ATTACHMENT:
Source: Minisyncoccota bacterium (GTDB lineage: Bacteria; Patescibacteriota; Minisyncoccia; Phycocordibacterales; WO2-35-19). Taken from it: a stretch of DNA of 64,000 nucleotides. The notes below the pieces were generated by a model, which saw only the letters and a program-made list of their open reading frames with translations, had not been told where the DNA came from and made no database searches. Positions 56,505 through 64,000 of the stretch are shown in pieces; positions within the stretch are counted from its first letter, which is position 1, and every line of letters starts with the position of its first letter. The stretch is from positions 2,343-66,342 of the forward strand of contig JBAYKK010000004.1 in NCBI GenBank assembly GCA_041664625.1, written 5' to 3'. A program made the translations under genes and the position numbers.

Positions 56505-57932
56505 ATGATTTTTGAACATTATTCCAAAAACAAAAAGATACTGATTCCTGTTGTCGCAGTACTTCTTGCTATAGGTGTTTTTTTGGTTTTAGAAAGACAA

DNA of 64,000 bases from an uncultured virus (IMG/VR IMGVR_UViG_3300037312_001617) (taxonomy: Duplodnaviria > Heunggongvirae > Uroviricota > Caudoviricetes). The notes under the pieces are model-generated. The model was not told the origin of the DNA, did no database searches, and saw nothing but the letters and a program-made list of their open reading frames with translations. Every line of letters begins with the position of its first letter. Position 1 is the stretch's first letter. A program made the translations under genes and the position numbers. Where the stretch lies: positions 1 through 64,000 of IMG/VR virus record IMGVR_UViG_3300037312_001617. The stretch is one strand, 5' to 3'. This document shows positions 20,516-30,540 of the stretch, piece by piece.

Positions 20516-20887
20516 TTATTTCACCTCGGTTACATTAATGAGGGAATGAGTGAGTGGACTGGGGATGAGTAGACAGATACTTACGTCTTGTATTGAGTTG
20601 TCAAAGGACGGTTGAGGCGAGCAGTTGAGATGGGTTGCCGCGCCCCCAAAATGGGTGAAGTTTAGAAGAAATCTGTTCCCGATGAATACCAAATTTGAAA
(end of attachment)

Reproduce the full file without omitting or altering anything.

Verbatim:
Source: Minisyncoccota bacterium (GTDB lineage: Bacteria; Patescibacteriota; Minisyncoccia; Phycocordibacterales; WO2-35-19). Taken from it: a stretch of DNA of 64,000 nucleotides. The notes below the pieces were generated by a model, which saw only the letters and a program-made list of their open reading frames with translations, had not been told where the DNA came from and made no database searches. Positions 56,505 through 64,000 of the stretch are shown in pieces; positions within the stretch are counted from its first letter, which is position 1, and every line of letters starts with the position of its first letter. The stretch is from positions 2,343-66,342 of the forward strand of contig JBAYKK010000004.1 in NCBI GenBank assembly GCA_041664625.1, written 5' to 3'. A program made the translations under genes and the position numbers.

Positions 56505-57932
56505 ATGATTTTTGAACATTATTCCAAAAACAAAAAGATACTGATTCCTGTTGTCGCAGTACTTCTTGCTATAGGTGTTTTTTTGGTTTTAGAAAGACAA

DNA of 64,000 bases from an uncultured virus (IMG/VR IMGVR_UViG_3300037312_001617) (taxonomy: Duplodnaviria > Heunggongvirae > Uroviricota > Caudoviricetes). The notes under the pieces are model-generated. The model was not told the origin of the DNA, did no database searches, and saw nothing but the letters and a program-made list of their open reading frames with translations. Every line of letters begins with the position of its first letter. Position 1 is the stretch's first letter. A program made the translations under genes and the position numbers. Where the stretch lies: positions 1 through 64,000 of IMG/VR virus record IMGVR_UViG_3300037312_001617. The stretch is one strand, 5' to 3'. This document shows positions 20,516-30,540 of the stretch, piece by piece.

Positions 20516-20887
20516 TTATTTCACCTCGGTTACATTAATGAGGGAATGAGTGAGTGGACTGGGGATGAGTAGACAGATACTTACGTCTTGTATTGAGTTG
20601 TCAAAGGACGGTTGAGGCGAGCAGTTGAGATGGGTTGCCGCGCCCCCAAAATGGGTGAAGTTTAGAAGAAATCTGTTCCCGATGAATACCAAATTTGAAA